- How is Waldenstrom macroglobulinemia treated?
- Chemotherapy for Waldenstrom macroglobulinemia
- Biological therapy or immunotherapy for Waldenstrom macroglobulinemia
- Plasmapheresis (plasma exchange) for Waldenstrom macroglobulinemia
- Stem cell transplant for Waldenstrom macroglobulinemia
- Radiation therapy for Waldenstrom macroglobulinemia
- Clinical trials for Waldenstrom macroglobulinemia
- Complementary and alternative therapies for Waldenstrom macroglobulinemia
- When to treat people with Waldenstrom macroglobulinemia
- More treatment information for Waldenstrom macroglobulinemia
Stem cell transplant for Waldenstrom macroglobulinemia
The doses of chemotherapy drugs (and radiation) doctors can give are limited by the side effects they can cause. Higher doses can’t be used, even if they might kill more cancer cells, because they would severely damage the bone marrow, where new blood cells are made. This could lead to life-threatening infections, bleeding, and other problems due to low blood cell counts. Doctors can try to get around this problem by giving an infusion of blood-forming stem cells after treatment. These stem cells settle in the bone marrow, where they can create new blood cells.
A stem cell transplant (SCT) is not a common treatment for Waldenstrom macroglobulinemia (WM), but it might be an option in younger patients for whom other treatments are no longer working.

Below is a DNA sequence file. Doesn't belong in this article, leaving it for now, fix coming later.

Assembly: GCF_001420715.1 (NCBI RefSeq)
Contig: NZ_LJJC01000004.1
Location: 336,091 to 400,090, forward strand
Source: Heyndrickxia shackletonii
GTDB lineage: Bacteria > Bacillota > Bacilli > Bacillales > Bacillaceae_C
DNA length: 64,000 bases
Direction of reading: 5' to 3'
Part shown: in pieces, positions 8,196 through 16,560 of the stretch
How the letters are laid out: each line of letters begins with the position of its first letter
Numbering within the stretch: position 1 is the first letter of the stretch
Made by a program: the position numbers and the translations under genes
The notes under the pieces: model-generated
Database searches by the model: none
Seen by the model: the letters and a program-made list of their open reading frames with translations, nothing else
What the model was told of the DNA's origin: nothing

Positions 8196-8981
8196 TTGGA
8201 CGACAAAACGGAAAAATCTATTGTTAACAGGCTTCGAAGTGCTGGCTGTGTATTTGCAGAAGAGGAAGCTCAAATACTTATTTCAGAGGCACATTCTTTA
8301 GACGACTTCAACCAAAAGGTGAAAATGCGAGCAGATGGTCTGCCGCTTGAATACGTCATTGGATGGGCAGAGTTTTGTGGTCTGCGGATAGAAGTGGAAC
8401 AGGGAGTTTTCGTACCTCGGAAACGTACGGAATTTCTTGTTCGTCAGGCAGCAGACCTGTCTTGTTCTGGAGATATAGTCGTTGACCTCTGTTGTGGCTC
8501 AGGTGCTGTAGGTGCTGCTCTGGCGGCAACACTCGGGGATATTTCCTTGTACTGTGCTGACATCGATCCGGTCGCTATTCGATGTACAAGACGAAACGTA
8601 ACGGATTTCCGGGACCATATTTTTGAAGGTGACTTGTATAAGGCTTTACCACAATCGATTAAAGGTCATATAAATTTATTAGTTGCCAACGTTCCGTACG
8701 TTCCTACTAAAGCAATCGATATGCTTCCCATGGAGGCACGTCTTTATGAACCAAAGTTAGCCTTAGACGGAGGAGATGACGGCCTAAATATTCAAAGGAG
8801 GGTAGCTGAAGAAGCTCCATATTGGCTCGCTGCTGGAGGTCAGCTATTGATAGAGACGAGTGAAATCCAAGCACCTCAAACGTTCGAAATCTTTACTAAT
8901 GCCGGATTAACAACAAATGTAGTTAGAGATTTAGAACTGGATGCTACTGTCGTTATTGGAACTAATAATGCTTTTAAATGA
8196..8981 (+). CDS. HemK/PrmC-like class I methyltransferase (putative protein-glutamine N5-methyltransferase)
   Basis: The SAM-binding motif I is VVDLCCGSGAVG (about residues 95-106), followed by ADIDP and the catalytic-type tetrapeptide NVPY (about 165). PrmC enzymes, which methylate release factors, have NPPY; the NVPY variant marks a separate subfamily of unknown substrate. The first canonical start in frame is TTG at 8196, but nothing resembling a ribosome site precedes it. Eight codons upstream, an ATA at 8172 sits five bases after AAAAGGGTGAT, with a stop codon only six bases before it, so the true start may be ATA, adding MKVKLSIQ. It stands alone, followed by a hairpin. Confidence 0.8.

Blood-forming stem cells used for a transplant come either from blood (for a peripheral blood stem cell transplant, or PBSCT) or from the bone marrow (for a bone marrow transplant, or BMT). Peripheral blood stem cells are obtained using a procedure similar to a blood donation, while bone marrow donation is usually done in an operating room (while the donor is asleep under general anesthesia). Bone marrow transplants were more common in the past, but they have largely been replaced by PBSCTs.
There are 2 main methods of SCT, based on whether the blood-forming stem cells that are used come from the patient or from a donor.
Autologous stem cell transplant
This is the type of transplant used most often in WM. In an autologous SCT, a patient’s own blood-forming stem cells are removed from his bloodstream and stored to use later. Then high doses of chemotherapy are given to kill the WM cells. The high doses of chemotherapy kill the normal bone marrow cells as well as the cancer cells. After chemotherapy, the frozen stem cells are thawed and returned to the body (like a blood transfusion).
Autologous transplants can help some people with WM, but doctors are still trying to figure out which patients will benefit the most.
Allogeneic stem cell transplant
This is a treatment that is still being studied for WM, and experts recommend it be done only as part of a clinical trial.
In an allogeneic SCT, the stem cells for the transplant come from someone else (a donor). The donor’s tissue type (also known as the HLA type) needs to match the patient’s tissue type as closely as possible to help prevent the risk of major problems with the transplant. Usually this donor is a brother or sister if they have the same tissue type as the patient. If there are no siblings with a good match, the cells may come from an HLA-matched, unrelated donor – a stranger who has volunteered to donate their cells.